Just an old-school programmer of covox speech things and such...

Artelius

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Re: SNDRAW
« Reply #37 on: February 14, 2011, 06:37:00 AM »
Also, will this addition be uniform on all releases (mac, linux, win) or is the next update only for win32 with this?

I've been developing solely on Linux, so it definitely works there. I don't see any problems with it working on Windows and presumably Galleon already has tested it on Windows. Feel free to test for yourselves, I'd like some more feedback :)

So do we have an official consensus on the new SNDRAW structure and how it will work for the wiki

I think we do.

_SNDRATE (returns the sampling rate)
_SNDRAW mono# (queues a sound value between -1 and 1 on both channels)
_SNDRAW left#, right# (queues a different value between -1 and 1 on each channel)
_SNDRAWLEN (returns the length, in seconds, of sound currently queued)

Important notes:
  • Using _SNDRAW will pause any currently playing music. (You'll have to generate your own :).)
  • _SNDRAW is designed for continuous play. It will not produce any sound until a significant number of samples have been queued. Do not expect to hear anything if you only queue one or two samples.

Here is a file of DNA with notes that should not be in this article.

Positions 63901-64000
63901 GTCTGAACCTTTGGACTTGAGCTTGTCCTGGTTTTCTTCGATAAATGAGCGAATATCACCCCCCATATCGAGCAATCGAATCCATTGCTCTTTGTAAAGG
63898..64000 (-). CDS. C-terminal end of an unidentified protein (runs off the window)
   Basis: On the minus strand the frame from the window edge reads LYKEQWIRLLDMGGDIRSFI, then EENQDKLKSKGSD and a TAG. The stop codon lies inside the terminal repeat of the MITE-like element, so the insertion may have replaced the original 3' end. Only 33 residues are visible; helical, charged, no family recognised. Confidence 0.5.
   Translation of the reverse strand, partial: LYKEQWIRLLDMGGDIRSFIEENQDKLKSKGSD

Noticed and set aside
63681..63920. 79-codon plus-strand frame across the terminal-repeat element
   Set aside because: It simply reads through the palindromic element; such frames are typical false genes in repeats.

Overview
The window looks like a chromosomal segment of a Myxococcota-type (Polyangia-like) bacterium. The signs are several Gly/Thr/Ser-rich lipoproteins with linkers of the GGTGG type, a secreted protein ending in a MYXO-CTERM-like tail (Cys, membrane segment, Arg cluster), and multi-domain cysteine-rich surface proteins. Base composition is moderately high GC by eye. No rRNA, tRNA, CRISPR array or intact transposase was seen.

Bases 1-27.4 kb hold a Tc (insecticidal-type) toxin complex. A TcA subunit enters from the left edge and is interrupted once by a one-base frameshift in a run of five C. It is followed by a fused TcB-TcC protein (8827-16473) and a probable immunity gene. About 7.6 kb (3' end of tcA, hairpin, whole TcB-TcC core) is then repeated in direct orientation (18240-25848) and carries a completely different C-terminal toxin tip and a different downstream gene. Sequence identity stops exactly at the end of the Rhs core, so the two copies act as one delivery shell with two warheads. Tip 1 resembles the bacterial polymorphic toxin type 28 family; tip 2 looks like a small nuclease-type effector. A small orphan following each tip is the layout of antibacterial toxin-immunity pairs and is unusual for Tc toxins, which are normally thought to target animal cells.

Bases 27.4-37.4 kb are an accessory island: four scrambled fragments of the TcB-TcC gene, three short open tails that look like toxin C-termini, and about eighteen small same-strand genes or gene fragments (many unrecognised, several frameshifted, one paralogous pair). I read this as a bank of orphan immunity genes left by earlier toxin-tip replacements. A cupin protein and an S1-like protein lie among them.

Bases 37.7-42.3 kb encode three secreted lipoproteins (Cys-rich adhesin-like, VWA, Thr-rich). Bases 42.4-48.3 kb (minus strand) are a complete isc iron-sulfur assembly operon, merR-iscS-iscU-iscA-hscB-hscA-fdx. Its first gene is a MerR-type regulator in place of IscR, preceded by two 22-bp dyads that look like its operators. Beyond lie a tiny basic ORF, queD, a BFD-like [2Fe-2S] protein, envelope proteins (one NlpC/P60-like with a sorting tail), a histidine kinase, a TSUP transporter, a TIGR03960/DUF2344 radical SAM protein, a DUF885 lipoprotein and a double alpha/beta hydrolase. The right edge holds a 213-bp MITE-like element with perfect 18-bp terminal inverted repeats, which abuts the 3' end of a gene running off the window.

• Ensure that _SNDRAWLEN is comfortably above 0 (until you've actually finished playing sound). If you are getting occasional random clicks, this generally means that _SNDRAWLEN has dropped to 0 (unless of course there happen to be clicks in the sound you're playing).
  • _SNDRAW is not intended to queue up many minutes worth of sound. It will probably work but will chew up a lot of memory (and if it gets swapped to disk, your sound could be interrupted abruptly).
  • _SNDRATE tells you how many samples are played per second. However, the timing is achieved by the sound card, not your program. Do not attempt to use _TIMER or _DELAY or _LIMIT to control the timing of _SNDRAW. You may use them as usual for delays or to limit your program's CPU usage, but the decision of how much sound to queue should only be based on _SNDRAWLEN.


The explanation and demo program I gave at the end of Page 1 is still accurate, though replace _SNDRAWQUEUE with _SNDRAW and 22050 with _SNDRATE.

I'm not sure if the word "samples" is easy enough to understand. Maybe "values" would be better. Any other suggestions? I think it would be a good idea to explain briefly how digitised sound works at the start of the wiki page.


Artelius